Forklift Classes Explained
It can be confusing trying to keep all the classes of forklifts straight.
This is true whether you've been working in material handling your entire life, working on construction sites, or a novice forklift operator who has only used a few types of forklifts. If you are in the market for a forklift, this guide will help you determine which features are most important for your business or application. Below, we’ll walk you through an explanation of the high-level features of the seven classes of lift trucks.
HOW MANY CLASSES OF FORKLIFTS ARE THERE?
There are seven different forklift classes ranging from category 1 to category 7. The classifications are based on the fuel type, application and features of the forklifts. Click the links below to learn more about a specific class:
- Class I. Electric Motor Rider Trucks
- Class II. Electric Motor Narrow Aisle Trucks
- Class III. Electric Motor Hand or Hand/Rider Trucks
- Class IV. Internal Combustion Engine Trucks. Cushion Tires
- Class V. Internal Combustion Engine Trucks. Pneumatic Tires
- Class VI. Electric and Internal Combustion Engine Tractors
- Class VII. Rough Terrain Forklift Trucks
Class I. Electric Motor Rider TrucksA class I forklift has an electric motor and operators may either stand or sit when operating the truck. These forklifts have a heavy battery used to power the truck that also acts as a counterweight, which is why you will often find them referred to as counterbalanced. These trucks are extremely versatile and can have either cushion or pneumatic tires. The most common designs have three wheels, but they also come in 4-wheel variations. Models using pneumatic tires are designed for outdoor applications while cushion-tired trucks are best suited for flat, indoor surfaces. Additional benefits of class I forklifts include:
- Quieter than internal combustion (IC) forklifts
- Reduced fuel costs
- Typically have low maintenance costs
- Come in a wide variety of sizes for specific applications
- Can be used in places with strict air quality standards
Class I forklifts are extremely popular for the reasons listed above, but they do typically come with a higher initial cost.
Some examples of class I lift trucks:
Class II forklifts use solid, cushioned tires and are designed to work in smaller spaces. Many of these forklifts are designed to work with attachments that allow them to do highly specific jobs. Examples of class II forklifts include order pickers, reach trucks, side loaders and stand up riders. These types of forklifts are designed for efficiency of space and speed of operation.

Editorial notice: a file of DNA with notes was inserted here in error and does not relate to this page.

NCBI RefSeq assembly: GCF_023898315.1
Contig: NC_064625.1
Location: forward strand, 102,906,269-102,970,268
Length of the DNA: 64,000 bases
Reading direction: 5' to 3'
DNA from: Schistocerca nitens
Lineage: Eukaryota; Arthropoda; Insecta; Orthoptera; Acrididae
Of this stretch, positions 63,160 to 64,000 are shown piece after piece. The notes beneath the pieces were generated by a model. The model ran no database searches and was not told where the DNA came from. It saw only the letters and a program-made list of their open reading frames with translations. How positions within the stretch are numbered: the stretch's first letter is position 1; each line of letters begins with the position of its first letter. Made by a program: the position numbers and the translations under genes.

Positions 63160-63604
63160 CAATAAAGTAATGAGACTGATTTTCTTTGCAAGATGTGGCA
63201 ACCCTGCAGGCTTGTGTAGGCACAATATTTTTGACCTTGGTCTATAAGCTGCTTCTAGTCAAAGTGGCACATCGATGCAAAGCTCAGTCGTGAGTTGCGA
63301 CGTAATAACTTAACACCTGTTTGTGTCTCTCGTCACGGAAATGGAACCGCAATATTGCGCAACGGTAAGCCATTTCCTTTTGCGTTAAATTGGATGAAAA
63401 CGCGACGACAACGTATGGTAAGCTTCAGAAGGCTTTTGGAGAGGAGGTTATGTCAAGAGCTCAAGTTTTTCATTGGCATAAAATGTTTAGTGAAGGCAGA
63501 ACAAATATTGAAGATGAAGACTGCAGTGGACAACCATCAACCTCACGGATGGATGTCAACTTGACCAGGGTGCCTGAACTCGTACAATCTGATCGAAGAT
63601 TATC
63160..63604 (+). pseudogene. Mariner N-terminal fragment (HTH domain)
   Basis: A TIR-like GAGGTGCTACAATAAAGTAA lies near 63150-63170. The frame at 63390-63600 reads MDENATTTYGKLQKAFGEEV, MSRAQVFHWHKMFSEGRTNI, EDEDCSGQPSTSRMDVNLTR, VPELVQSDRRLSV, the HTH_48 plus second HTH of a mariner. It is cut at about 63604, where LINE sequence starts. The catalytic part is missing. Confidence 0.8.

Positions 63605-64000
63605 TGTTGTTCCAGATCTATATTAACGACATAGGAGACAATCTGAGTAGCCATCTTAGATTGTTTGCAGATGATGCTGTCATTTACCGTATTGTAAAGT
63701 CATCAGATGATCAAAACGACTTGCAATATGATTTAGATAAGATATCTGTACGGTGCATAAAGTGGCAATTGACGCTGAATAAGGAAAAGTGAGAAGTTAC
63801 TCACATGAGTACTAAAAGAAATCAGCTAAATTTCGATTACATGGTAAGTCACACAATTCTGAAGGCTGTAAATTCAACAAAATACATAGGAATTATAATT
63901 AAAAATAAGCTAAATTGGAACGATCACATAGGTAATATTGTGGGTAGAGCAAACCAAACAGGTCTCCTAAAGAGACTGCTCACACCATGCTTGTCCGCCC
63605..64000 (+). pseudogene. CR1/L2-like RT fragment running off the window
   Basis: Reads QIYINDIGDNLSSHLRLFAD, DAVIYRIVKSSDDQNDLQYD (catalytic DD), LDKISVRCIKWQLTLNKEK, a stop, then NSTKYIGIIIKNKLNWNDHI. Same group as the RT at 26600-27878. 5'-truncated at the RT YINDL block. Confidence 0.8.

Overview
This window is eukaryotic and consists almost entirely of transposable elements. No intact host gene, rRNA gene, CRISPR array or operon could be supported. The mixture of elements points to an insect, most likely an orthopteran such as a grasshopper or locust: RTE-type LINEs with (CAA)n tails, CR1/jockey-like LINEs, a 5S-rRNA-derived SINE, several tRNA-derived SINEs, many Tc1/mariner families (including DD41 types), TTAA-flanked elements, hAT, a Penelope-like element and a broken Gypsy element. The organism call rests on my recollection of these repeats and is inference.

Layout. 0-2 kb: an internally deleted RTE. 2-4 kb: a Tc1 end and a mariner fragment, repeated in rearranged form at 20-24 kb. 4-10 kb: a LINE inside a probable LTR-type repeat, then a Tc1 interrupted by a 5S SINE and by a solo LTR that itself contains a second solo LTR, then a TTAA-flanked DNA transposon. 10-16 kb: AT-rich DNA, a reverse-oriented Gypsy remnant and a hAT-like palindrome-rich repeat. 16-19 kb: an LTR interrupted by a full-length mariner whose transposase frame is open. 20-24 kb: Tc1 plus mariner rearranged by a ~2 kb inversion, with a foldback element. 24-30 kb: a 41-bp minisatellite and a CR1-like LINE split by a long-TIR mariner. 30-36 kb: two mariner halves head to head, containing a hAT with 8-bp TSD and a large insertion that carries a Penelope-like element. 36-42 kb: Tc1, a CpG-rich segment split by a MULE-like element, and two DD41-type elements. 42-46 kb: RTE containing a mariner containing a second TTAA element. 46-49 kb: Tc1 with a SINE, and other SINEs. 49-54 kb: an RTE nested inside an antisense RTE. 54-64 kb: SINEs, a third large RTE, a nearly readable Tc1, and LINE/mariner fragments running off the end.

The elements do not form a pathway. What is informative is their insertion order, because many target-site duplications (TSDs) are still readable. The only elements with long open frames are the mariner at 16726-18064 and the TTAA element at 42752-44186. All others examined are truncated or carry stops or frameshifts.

These lifts are very commonly used for transporting materials that require low lifts. These trucks can easily move product around the floor of the warehouse without the need to place the product on a high shelf or rack. Hand trucks are often operated by a handle at the rear of the truck and a hand control is used to steer as the operator walks, or rides, it to its destination. There are also motorized pallet jacks in this category that have seats.
The name of this forklift category sums up what you get with them. These are internal combustion forklifts that have cushion tires and run on diesel, gasoline, LP gas or compressed natural gas[LW1]. Some forklifts in this category are counterbalanced and can be used in both indoor and outdoor applications, assuming there are dry smooth floors. Class IV forklifts stay low to the ground, making them good for low clearance applications and are often used to move items from loading docks to storage areas.
One of the most flexible classes of forklifts, class V trucks can be used inside or outside due to their pneumatic tires and have a wide range of capacities, making them a popular choice for warehouses of all shapes and sizes. For more rugged outdoor applications, these lift trucks can be outfitted with special solid pneumatic tires to reduce the risk of being punctured while on the job. Their internal combustion engines can be powered by compressed natural gas, diesel, gas and LP gas.
Commonly seen at airports pulling luggage carts, a class VI forklift is used more for pulling than lifting. Class VI forklifts are often referred to as “tuggers” and can be either internal combustion or electric.
Jungheinrich just released their first class VI tugger, the EZS 7280NA.
These forklifts are heavy duty and usually have large tractor-like tires on them. These can be found at sites that require a lot of power like construction sites, auto recyclers, and lumber yards. Class VII forklifts are almost exclusively diesel and come in both two and four-wheel drive options. These lift trucks can come equipped with different types of masts as well, sometimes including a telescoping mast to provide more reach. The main distinction with these forklifts are the large, flotation like pneumatic tires made specifically for outdoor terrain.
Hopefully this has helped you narrow down which class of forklift is suitable for your business. If you’re in the market to buy or lease a forklift, or have questions about which class of forklift is right for your application, contact your local MCFA dealer today.